Get inspired by reading some blog posts from Ontario Edubloggers. They’re guaranteed to get you thinking. That’s always a good thing.
I originally thought that this was going to be another #OneWordONT post. And, it probably could be. However, Anne Marie Luce lets us know that it’s a 13 hour flight from Beijing to Toronto – that’s plenty of time to experience turbulence.
She likens it to the turbulence that she’s hearing about in Ontario Schools.
- Not enough supply teachers
- Staff on stress leave
- Mental health needs and lack of resources
- Pressure to improve learning
It makes you wonder what the pilot is doing behind that locked door.
Another one word title, this time from Deborah McCallum.
I like how she discusses “feedback” and “assessment” in the same paragraph. She correctly identifies that if feedback only appears on assessment, it’s missed the point. Feedback should be given early in the learning process so that it can have a positive impact on the assessment.
There’s a great section devoted to misconceptions and suggestions for implementation.
She also makes available “Feedback Dice for Problem Solving” freely available to download and use.
Do you see a purpose for these in your classroom?
From Lisa Noble, this was a timely piece of advice during the recent cold snap. It’s tough to remember, given the warm weather that we’ve experienced this week but you know it won’t last.
Do you check in on neighbours who might be affected by the weather?
Then, Lisa reminds us that they may not be the only ones who are affected by things over the holidays. How about those students that are returning to your classroom? We all know that everyone’s holidays are different. Some may have enjoyed Santa in Florida and had a great time.
They’re not representative of 100% of the students in your class.
Everyone should feel welcome, valued, and know that their presence is appreciated. Check in with everyone – meaningfully.
OK, here’s finally a post about a “one word” for 2018 – from Terry Greene.
It might well be advice for everyone to consider. Most of the words that have been chosen have been high energy, high action – in this case Terry uses advice from cows.
In a fast moving world, this may well be the best advice for everyone. We can’t all “stop the train, I want to get off”, but we can pause to think and reflect. Is your train on the right track, headed in the direction it should? Are you even on the right train?
Just like the cows in the photo.
A good idea worth doing?
I guess I don’t have an answer to Benjamin’s question “what should give educator’s pause?” other than to say, “Good idea! Let’s pause.”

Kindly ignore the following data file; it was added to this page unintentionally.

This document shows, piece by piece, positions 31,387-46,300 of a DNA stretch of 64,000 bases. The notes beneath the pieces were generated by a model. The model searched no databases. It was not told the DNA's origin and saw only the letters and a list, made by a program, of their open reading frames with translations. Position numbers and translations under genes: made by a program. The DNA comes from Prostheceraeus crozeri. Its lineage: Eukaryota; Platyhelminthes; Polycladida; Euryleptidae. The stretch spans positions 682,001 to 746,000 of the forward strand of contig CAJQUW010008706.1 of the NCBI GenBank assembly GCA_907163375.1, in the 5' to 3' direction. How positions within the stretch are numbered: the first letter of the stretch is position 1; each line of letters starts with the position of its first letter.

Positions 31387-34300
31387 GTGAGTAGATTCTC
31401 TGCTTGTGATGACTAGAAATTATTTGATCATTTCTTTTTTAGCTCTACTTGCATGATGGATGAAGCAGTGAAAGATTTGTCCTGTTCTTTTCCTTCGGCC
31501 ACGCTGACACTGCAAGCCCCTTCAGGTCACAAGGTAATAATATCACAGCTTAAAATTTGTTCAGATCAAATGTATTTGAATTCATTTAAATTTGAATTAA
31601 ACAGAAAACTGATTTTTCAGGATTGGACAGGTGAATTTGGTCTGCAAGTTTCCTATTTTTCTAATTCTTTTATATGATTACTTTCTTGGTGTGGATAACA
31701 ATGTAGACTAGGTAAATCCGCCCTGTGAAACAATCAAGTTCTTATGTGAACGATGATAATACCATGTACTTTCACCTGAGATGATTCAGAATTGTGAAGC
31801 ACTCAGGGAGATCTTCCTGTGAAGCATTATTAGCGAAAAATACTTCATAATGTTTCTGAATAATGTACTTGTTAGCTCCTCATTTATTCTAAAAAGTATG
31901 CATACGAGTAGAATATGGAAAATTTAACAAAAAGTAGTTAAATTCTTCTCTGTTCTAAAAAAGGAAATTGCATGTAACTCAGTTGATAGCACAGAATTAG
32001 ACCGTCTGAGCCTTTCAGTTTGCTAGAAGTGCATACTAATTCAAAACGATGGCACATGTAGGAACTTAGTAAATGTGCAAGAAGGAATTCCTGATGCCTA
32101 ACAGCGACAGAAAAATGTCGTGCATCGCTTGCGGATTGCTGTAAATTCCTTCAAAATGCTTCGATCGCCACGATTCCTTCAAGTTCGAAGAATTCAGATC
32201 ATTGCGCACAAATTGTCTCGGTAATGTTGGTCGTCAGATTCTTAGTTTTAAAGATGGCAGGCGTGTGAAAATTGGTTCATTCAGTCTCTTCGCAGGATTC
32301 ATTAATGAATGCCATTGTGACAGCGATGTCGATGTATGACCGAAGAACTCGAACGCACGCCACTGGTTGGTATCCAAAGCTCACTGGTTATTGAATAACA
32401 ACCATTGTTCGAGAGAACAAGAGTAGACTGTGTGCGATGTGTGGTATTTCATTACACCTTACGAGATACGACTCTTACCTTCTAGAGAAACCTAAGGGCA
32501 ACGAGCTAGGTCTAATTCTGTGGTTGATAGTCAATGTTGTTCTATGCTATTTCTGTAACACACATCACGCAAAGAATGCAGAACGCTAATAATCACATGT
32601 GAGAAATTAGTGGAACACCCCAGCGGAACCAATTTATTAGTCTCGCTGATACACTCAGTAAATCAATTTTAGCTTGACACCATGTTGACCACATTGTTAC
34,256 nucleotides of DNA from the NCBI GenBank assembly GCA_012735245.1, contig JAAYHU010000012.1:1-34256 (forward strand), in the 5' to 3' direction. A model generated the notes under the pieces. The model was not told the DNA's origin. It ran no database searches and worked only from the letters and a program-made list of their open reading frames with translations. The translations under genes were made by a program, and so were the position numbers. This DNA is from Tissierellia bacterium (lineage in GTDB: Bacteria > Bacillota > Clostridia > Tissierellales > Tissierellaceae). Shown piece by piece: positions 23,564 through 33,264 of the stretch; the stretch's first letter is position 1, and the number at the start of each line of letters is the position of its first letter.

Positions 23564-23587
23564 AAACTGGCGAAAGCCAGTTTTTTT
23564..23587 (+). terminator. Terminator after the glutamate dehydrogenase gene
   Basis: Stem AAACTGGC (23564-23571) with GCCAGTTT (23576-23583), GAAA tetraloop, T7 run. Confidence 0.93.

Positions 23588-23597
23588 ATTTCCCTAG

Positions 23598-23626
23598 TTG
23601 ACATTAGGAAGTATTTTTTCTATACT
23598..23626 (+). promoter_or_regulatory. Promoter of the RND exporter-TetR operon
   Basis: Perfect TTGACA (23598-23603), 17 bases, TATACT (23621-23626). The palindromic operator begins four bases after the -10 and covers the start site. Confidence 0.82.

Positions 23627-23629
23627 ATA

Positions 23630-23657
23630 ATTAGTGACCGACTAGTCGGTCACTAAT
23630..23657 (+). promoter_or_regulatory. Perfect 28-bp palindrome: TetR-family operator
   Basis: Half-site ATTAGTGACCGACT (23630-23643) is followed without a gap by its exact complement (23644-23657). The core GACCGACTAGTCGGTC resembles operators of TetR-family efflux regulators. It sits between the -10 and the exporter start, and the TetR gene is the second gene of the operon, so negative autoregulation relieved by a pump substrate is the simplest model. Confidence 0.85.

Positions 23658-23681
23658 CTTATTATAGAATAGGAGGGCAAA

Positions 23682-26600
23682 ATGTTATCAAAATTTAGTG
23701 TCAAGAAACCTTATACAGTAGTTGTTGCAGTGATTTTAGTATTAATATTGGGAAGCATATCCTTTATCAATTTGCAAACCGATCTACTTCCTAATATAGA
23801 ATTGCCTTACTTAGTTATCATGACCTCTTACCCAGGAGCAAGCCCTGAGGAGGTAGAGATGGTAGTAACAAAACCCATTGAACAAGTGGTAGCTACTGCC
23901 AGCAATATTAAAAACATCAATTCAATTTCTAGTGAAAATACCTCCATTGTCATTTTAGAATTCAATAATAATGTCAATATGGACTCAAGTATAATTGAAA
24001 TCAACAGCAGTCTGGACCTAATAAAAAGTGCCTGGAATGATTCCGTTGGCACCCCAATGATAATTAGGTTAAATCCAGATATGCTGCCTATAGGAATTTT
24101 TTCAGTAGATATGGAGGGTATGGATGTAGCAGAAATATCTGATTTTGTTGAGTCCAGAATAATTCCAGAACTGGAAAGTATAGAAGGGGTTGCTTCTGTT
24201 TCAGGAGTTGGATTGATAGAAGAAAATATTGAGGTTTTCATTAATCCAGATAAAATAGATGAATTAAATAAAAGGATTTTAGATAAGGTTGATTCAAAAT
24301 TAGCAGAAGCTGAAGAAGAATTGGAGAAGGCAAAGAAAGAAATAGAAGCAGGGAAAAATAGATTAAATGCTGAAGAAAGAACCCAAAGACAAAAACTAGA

Best advice that I ever got when I moved to work from the board office.
Don’t ever say – “I’m from the board office and I’m here to help you.”
Being a coach is a tough gig. If you think a teaching load of students is challenging, try a coaching load of all the teachers in your charge.
In this post, Jen Giffen put out a feeler on Twitter for advice about coaching and got some great results, which she summaries in this post.
Check out the image below, courtesy of Jennifer Casa-Todd.
We’re all curators.
Some of us are hoarders.
There are so many competencies that can be addressed by learners – students and teachers alike. The notion is changing – I can remember when research was summarily rejected when you quote from Wikipedia, for example.
Now, we recognize that there is so much “stuff” available and previous looked down upon sources are now credible.
The real skill becomes how to digest and use it. And, to cull the information that has been updated by better content.
In fact, good curation skills are the ultimate skill to protect against the “fake news” that is everywhere. You don’t even have to look hard to find that stuff anymore.
This post from Helen DeWaard could be a lesson for parent, teaching, coaching, living with a partner, working, …
The deepest conversations I have with my children happen in the enclosed space of the car, while driving from place to place. I will quickly offer to drive them anywhere just so we can have ‘car-talk-time’.
In the classroom, consider the most productive and effective moments.
- Is it standing at the front of the room flipping through a Powerpoint presentation?
- Is it wandering around watching groups interact?
- Is it sitting next to a student talking about the learning?
Helen’s discussion about travel and positioning may just have you thinking about things differently. Time is so precious; what can you do to make it the most productive it can be?
Please take a moment to click through and read these original posts. As always, there are some absolutely great pieces of thinking done by the authors. Why not benefit from it?
And, when you’re done, make sure that you’re following these people. Expand your network of great learners.
The entire collection of posts from “This Week in Ontario Edublogs” which appears every Friday can be found here.